Australia's Total, Export Earnings Forecast to Rise06 March 2013
AUSTRALIA - The latest forecasts from ABARES indicate rising output in both the crop and livestock sectors in 2013-2014. Exports earnings are expected to rise for a number of products including barley and beef and to fall for canola, wheat, rice, sorghum, cotton and sugar.
This report, Agricultural commodities: March quarter 2013, contains ABARES' latest outlook over the short (2012-13 and 2013-14) to medium term (to 2017-18) for Australia's key agricultural commodities. Also included in this issue are two articles entitled 'Farm performance: broadacre and dairy farms, 2010-11 to 2012-13' and 'Productivity in the broadacre and dairy industries'.
Under the assumption of favourable seasonal conditions, export earnings from farm commodities are forecast to be around $35.6 billion in 2013-14, slightly lower than a forecast $35.9 billion in 2012-13.
Commodities for which export earnings are forecast to rise in 2013-14 include barley (four per cent), wine (seven per cent), beef and veal (two per cent) and wool (17 per cent). Offsetting these rises are forecast falls in export earnings from canola (13 per cent), wheat (eight per cent), rice (17 per cent), grain sorghum (seven per cent), raw cotton (15 per cent) and sugar (five per cent).
Export earnings for fisheries products are forecast to remain largely unchanged in 2013-14 at around A$1.2 billion, following a decline of four per cent in 2012-13.
Export earnings for forest products are forecast to increase slightly in 2013-14 to A$2.4 billion, following an increase of 3.2 per cent in 2012-13 to A$2.3 billion.
Over the medium term (to 2017-18), the value of farm exports is projected to decline but remain at relatively high levels in real terms. By 2017-18, the value of farm exports is projected to be around A$33.7 billion (in 2012-13 dollars), which is marginally higher than the average of A$33.1 billion (also in 2012-13 dollars) in the five years to 2011-12.
The gross value of farm production is forecast to be around A$47.7 billion in 2013-14, following a forecast decline of 4.5 per cent to A$46.8 billion in 2012-13. The gross value of crop production is forecast to increase by around one per cent to A$27.3 billion in 2013-14, following a forecast decline of 2.4 per cent in 2012-13. The gross value of livestock production is forecast to increase by 3.5 per cent to A$20.4 billion in 2013-14, after a forecast decline of 7.3 per cent in 2012-13.
At the national level, average farm cash income for broadacre farms is projected to decline from a recent high of A$109,200 per farm in 2011-12 to around A$100,000 per farm in 2012-13, at this projected level, average broadacre farm cash income will still be around 21 per cent higher than the average of A$83,000 (in 2012-13 dollars) in the 10 years to 2011-12.
Reductions in average farm cash income are projected for broadacre farms in Victoria, South Australia and Western Australia due to lower livestock and wool prices and a reduction from historically high crop production in 2011-12.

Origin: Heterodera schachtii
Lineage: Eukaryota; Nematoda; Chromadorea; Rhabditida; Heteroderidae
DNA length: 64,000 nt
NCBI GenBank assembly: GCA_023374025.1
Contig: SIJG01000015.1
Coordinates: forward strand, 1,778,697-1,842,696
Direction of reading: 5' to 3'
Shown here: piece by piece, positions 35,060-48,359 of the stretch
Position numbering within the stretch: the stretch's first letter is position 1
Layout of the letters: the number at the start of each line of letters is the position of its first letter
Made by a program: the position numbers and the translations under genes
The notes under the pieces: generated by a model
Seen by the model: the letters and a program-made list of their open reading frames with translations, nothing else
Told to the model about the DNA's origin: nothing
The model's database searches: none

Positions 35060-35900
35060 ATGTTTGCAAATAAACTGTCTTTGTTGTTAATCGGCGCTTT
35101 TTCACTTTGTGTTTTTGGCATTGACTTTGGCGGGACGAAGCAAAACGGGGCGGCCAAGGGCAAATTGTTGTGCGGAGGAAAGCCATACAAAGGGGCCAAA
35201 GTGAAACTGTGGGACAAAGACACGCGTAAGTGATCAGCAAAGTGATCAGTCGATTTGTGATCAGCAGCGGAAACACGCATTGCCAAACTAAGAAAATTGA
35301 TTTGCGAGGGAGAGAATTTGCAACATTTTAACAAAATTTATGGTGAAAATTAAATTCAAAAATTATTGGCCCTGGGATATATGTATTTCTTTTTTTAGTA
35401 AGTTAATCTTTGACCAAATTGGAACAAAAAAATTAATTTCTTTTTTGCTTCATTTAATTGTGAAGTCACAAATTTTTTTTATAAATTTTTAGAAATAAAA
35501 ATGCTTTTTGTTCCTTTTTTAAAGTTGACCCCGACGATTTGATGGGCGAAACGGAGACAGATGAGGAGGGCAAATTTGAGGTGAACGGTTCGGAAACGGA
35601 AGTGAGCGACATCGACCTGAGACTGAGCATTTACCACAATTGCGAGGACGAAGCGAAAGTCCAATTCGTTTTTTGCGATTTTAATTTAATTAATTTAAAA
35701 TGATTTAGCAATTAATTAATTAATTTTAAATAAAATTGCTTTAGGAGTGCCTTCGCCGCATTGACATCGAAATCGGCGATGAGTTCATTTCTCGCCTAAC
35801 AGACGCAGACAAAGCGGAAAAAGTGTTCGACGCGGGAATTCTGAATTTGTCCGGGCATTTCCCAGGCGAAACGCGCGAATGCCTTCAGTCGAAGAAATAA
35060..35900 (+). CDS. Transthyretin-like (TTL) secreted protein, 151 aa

At the national level, average cash income for dairy farms is projected to be around A$95,000 per farm in 2012-13, down from A$143,200 per farm in 2011-12. This reflects lower farm-gate milk prices and rises in fodder and other input prices.
Productivity in the broadacre industries has grown at an average rate of one per cent a year between 1977-78 and 2010-11. Over this period, productivity growth rates differed between the main farm types: 1.5 per cent a year for cropping, 0.9 per cent a year for beef and around zero growth for sheep. Productivity growth for the dairy industry averaged 1.6 per cent a year between 1978-79 and 2010-11.
Australia has maintained its productivity and competitiveness against key competitors over the long term. However, past productivity growth rates may become more challenging to maintain and may depend more on new advances in technology.
The following economic assumptions underlie this set of commodity forecasts:
- In preparing this set of commodity forecasts and projections, world economic activity is assumed to increase by 3.5 per cent in 2013, after rising by 3.2 per cent in 2012. World economic growth is assumed to improve to 4.3 per cent in 2015, before easing gradually to around 4.0 per cent a year toward 2018.
- In Australia, economic activity is assumed to increase by 2.8 per cent in 2013-14, after an assumed rise of three per cent in 2012-13. Toward 2017-18, Australian economic growth is assumed to average around three per cent a year.
- The Australian dollar is assumed to average around US$1.04 in 2013-14, compared with an assumed average of US$1.03 in 2012-13. Over the medium term, the value of the Australian exchange rate is assumed to remain high, depreciating only gradually to around parity against the US dollar by 2017-18.
Further ReadingYou can view the full report by clicking here.
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